For years we have been fighting our local school district to get our son what he needs in order to learn. Comprehension is sometimes difficult and math often impossible. We have watched him struggle to learn things that others grasp without effort while the school district ignored our concerns. Yet, if he is taught using particular methods he is often able to do the work that is required. Unfortunately, we do not yet know some of the methods that he would benefit most from.
We first realized he was having difficulty with math in first grade. We brought it to the attention of the IEP team. Our concerns were dismissed. In second grade, “It just takes some kids longer.” In third grade, “So he won’t be at the top of his class in math. (Yeah, duh!)” We then paid for him to go to an after school program at the cost of over $400 per month to learn his multiplication tables which the district could not manage to teach him. In fourth grade, he really started slipping but it was “Well, we can’t do anything now because he isn’t failing.” The rage I felt was immense. We were trying to be proactive but the district wouldn’t take our son’s lack of being able to understand and apply concepts seriously. By fifth grade they couldn’t quite ignore it anymore but their solutions and IEP goals were meaningless. He is now in 8th grade and doing math at a 4th/5th grade level. SIGH. I can also say the pathway has been similar for reading and comprehension but not as difficult or severe. In retrospect, the things we would do differently are numerous including taking the school district to Due Process. But the end result is that we have refused to sign his IEP for more than two years and continue to work with an outdated one.This, of course, is beginning to make the district nervous for what it means for them should we instigate legal action.
One of the things we have been fighting for is a GOOD educational/cognitive/psychosocial assessment of our son as we have disagreed with the district’s findings. We feel this is the best way to discover the issues that are effecting his learning and how he needs to be taught to reach his full potential. We have had a well-known and respected doctor in mind to do this assessment who specializes in kids with multiple “things” going on and have been fighting for the district to get him seen by him. Thus far the school district has refused citing their policy (which is illegal, BTW) that IEE’s must be performed within 60 miles of our home. If you understood where we are located you would also know that these types of services are not available here.
It has been a long, hard road with often disappointing results and constant stonewalling from our school district. But after all this time we were just notified that they have agreed to this testing and with it comes a very belated victory for our child which has cost him dearly due to these very purposeful tactics and delays.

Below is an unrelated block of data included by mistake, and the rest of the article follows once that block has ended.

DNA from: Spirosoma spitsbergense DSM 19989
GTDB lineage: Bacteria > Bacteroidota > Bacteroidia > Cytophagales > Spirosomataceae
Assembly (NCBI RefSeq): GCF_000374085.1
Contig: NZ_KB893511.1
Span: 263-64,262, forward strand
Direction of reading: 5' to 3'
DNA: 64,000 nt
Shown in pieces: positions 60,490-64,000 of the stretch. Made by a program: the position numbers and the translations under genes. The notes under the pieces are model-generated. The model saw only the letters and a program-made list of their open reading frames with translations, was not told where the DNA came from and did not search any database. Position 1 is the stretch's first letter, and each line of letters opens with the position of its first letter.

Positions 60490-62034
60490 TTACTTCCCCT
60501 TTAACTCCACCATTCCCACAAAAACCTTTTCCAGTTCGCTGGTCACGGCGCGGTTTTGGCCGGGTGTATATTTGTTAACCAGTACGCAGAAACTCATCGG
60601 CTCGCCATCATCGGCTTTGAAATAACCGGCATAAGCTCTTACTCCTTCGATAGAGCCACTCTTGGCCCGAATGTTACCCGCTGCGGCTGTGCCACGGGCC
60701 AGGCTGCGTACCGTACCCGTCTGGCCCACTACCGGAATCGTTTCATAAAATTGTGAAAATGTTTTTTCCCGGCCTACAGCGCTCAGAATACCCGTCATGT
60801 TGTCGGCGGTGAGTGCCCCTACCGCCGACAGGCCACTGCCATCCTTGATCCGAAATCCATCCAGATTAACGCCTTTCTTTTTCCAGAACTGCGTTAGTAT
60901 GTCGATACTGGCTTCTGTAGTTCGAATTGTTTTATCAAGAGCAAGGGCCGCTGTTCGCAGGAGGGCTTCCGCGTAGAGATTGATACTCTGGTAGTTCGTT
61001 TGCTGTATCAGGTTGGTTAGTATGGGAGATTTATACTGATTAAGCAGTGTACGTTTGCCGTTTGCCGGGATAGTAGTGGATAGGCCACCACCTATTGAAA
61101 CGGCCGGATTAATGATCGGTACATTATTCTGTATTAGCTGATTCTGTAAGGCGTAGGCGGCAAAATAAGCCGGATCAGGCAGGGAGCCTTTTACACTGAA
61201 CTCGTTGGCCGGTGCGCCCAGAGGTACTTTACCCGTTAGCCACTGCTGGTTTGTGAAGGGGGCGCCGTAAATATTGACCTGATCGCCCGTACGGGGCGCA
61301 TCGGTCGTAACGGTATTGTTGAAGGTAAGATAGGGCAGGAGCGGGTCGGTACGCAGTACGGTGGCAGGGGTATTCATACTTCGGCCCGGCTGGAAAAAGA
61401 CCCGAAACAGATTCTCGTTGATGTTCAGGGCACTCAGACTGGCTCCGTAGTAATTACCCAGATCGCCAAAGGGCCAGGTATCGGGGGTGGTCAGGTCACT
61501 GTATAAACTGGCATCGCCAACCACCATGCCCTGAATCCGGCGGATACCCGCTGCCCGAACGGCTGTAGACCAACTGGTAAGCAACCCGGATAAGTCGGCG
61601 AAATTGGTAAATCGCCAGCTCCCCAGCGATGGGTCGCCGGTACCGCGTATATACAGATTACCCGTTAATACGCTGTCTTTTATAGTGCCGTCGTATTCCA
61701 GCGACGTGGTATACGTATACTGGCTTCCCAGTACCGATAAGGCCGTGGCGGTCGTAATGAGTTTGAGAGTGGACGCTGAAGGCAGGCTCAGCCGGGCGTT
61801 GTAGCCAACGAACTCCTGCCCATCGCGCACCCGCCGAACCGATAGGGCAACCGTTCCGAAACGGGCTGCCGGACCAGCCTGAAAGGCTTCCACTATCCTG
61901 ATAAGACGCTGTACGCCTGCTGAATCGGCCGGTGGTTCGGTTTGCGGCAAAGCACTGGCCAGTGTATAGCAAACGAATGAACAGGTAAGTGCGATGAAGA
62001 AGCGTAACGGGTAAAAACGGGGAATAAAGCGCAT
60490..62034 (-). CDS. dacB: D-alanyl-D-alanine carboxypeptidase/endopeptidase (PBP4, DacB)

Unfortunately, no family should have to go through this. Yes, we have at times hired a lawyer to push our case but the cost is immense and we see very little action for the money spent. School districts often stonewall because most parents cannot afford legal services, they don’t understand the law and districts know that most parents get weary of fighting “the machine” and give up. It’s hard not too. When you are already struggling at home because of the way your children’s disabilities impact your home life taking on a huge school district seems impossible and the educational system counts on that. Yet, by not doing right by our children it puts a future drain on our economy because these kids get discouraged by their lack of understanding/comprehension/accomplishment and drop out of school. They then face a life-time of unemployment or underemployment and the use of social services that could have most likely been avoided had they had some measure of success in school. Prison and gang activity is also a direct measure of the failure of the educational system.
I wish I could say it has been easy but I can’t. In fact, fighting this battle against the local school district has contributed to our ‘almost divorce.’ But I do urge all parents out there to continue to fight for their children’s place in the educational system. I have to believe that eventually we will make a difference.
2 thoughts on “IEP Services From The School District”
Same thing happened to our youngest. I kept asking the teachers if they thought she was ADD and they kept saying no. She wasn’t grasping reading comprehension or math. I finally forced the school to test her and she ended up getting an IEP in 3rd grade. It’s been a struggle and she’ll probably always be behind for math, but I’ve been surprised at how far she’s come with her grades. She’s now in 6th grade and doing much better.
Hang in there!
hey, glad it’s worked out, although at a cost.